Mr. Story tells another tale–of Rachel and a rosary blessed by the Pope, which she wore on her arm as a bracelet. She had been visiting a sister who was ill in the Pyrenees, but one day she was so much better, that Rachel left her to visit another sister. While laughing and chatting merrily, a message arrived that she must return instantly as a fit had come on. Rising like a wounded tigress, she seemed to seek some cause for this sudden blow. Her eye fell on the rosary, and in rage and disappointment she tore it from her wrist, and dashed it to the ground, exclaiming: “O fatal gift! ’tis thou hast entailed this curse upon me!” and immediately sprang out of the room. Her sister died the day after.


We can question if this is from a reputable source, but considering the fortune of Pope Pius IX, such stories would be hardly surprising if true.

Modern Catholics, as I have been writing of late, tend to have this tendency to think that the Church and the world function exactly along the lines of a well organized PTA meeting. God is nice, the saints are our friends, the world is governed by rational principles just like a clock… But the idea that a Pope, the Vicar of Christ on earth, could be the cause of curses, and that the saints can “punish” you just as well as help you… that seems like complete blasphemy to the modern, sanitized Catholic ear. What do you think we are? Pagans?!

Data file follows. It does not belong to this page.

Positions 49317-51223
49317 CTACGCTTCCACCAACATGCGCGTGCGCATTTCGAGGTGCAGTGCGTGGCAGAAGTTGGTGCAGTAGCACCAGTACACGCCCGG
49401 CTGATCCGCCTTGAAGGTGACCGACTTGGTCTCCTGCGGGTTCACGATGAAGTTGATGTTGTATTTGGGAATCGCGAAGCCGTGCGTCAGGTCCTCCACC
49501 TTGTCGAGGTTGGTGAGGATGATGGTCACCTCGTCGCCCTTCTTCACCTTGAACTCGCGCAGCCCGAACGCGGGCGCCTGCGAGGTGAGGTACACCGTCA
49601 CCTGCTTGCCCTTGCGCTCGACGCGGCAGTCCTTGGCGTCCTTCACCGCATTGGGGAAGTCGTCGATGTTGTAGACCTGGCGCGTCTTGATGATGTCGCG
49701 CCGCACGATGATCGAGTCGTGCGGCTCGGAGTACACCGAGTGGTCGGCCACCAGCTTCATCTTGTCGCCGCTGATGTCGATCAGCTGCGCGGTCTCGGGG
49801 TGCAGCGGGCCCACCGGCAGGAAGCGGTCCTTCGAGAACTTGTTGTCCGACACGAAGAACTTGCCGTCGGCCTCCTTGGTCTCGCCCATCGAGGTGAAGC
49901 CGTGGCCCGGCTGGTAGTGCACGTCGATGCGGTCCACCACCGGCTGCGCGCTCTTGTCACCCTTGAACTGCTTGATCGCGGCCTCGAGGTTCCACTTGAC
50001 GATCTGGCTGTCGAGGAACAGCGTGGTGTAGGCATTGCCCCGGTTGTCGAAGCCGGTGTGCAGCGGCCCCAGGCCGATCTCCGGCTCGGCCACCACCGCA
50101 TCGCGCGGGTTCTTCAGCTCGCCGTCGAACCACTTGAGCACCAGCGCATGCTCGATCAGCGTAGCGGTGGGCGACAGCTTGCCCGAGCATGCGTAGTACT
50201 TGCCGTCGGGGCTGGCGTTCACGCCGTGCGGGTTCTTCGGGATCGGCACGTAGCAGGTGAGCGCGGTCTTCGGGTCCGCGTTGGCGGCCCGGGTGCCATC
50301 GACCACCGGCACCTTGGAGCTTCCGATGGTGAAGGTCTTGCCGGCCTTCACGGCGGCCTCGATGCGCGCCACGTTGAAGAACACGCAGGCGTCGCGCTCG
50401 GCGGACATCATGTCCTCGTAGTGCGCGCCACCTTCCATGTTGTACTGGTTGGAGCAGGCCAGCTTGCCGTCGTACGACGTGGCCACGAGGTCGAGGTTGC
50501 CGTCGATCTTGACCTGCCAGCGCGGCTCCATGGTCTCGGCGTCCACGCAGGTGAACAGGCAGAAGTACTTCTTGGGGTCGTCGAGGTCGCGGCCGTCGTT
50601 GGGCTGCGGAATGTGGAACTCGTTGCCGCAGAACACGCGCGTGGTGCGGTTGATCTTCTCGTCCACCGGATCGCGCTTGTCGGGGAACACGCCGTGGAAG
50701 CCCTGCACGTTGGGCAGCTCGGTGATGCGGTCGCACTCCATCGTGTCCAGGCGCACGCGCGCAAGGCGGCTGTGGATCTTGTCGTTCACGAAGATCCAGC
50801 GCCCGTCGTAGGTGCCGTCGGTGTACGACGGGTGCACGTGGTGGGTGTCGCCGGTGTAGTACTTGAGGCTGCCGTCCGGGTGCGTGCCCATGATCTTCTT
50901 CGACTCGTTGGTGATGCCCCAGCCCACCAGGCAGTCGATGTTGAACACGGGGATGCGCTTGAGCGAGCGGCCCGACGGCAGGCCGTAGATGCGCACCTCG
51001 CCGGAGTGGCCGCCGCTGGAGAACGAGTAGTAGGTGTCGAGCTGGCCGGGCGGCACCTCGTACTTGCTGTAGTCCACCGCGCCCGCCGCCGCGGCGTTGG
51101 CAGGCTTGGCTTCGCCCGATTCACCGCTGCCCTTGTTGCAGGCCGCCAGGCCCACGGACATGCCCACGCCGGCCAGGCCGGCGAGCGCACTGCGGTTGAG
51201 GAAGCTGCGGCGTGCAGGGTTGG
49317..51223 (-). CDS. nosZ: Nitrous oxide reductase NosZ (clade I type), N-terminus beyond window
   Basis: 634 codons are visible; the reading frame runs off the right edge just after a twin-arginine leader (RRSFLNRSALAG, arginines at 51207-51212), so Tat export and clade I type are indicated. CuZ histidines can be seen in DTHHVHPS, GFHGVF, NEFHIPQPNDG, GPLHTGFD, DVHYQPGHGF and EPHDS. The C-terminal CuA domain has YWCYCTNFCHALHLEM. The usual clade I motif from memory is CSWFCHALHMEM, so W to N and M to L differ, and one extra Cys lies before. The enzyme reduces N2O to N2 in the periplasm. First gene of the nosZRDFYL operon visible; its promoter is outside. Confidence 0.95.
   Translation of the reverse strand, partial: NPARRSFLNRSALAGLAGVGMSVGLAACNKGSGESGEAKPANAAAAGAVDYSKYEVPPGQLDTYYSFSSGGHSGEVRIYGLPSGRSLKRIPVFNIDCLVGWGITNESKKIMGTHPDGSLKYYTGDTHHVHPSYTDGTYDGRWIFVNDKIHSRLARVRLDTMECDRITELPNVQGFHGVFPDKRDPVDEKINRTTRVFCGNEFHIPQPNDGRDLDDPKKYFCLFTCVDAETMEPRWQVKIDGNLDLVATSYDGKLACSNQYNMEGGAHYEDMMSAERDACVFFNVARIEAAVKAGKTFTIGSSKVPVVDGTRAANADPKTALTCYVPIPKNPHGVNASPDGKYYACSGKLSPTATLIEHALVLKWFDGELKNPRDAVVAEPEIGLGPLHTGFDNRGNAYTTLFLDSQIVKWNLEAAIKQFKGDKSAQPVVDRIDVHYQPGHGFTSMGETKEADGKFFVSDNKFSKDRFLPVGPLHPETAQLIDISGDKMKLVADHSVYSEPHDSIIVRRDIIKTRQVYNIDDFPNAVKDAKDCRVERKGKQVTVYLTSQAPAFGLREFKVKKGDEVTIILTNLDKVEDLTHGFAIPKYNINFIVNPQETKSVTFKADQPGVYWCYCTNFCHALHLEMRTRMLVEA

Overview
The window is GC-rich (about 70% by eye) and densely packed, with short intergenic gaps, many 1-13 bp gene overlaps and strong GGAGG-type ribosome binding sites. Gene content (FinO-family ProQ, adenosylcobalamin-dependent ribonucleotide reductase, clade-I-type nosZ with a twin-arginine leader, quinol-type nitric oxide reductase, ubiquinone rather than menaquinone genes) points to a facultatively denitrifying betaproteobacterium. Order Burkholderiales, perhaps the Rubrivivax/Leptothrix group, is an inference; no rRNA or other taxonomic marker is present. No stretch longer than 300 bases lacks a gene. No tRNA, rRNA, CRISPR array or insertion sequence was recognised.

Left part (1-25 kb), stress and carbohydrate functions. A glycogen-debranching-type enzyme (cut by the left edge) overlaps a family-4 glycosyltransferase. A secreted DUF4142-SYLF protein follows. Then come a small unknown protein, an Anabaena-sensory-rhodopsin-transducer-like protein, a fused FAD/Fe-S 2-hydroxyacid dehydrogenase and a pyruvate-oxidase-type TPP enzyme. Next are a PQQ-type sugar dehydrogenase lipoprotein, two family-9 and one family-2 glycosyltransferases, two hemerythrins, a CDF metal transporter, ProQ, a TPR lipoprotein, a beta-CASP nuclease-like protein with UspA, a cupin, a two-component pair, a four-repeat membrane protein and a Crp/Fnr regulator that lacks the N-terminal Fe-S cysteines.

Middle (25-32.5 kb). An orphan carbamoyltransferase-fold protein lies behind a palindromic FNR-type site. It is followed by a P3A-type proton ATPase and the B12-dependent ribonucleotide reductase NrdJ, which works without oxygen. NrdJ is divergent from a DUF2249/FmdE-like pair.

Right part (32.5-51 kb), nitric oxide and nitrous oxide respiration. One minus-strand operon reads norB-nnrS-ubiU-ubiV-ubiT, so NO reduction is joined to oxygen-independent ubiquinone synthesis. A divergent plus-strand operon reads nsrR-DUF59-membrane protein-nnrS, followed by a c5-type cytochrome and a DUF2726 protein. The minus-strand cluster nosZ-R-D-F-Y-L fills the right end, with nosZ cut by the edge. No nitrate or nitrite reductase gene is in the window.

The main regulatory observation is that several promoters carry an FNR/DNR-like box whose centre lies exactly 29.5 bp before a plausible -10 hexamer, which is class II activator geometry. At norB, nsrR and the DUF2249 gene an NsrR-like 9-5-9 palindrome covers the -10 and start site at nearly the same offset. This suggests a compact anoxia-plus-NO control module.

As I have said in the past, to be deeper in history is to cease to be anything. We have changed, and perhaps are changing, too much.

The Metaphysics of the Evil Eye

8 02 2010

Part I – Things gettin’ worse all the time

My family is Mexican, ergo, I am a fatalist. Americans can’t perceive what that really means. In a way, I am just as American as anyone else living in the U.S. of A., but my family definitely isn’t. It’s hard for someone with so much Latin blood and upbringing to say: “Hey kiddo, keep your chin up. Things will get better.” If I do say that, what I really mean is, “Yeah, life sucks. But don’t worry, you’ll get used to it.” Or as my ex-abbot (a Greek) was prone to saying (perhaps quoting someone else?): “Whatever happens, it’ll be bad”.

Perhaps this was the social ground of the phemonemon of the “evil eye” in such cultures. The evil eye always has to do with envy. In Mexico and other parts of Latin America, the evil eye is cast inadvertenly on small children by people who admire them too much. Growing up, my mother was always taught to touch a child who she had admired, lest she give the child a preternatural illness that could possibly cause death. Having a beautiful, healthy child was seen as being a dangerous thing; people would “desire” the child, and that desire, even from afar, could be fatal.

In my rather unsystematic studies of folk belief, I have found that, not without accident perhaps, southern Italian ideas of the evil eye parellel the Mexican manifestations of the phenomenon. Indeed, the best description given for the basis of the evil eye (malocchio, for the multilingual), can be found in the book, Italian American Folklore by Frances Malpezzani and William M. Clements. They write: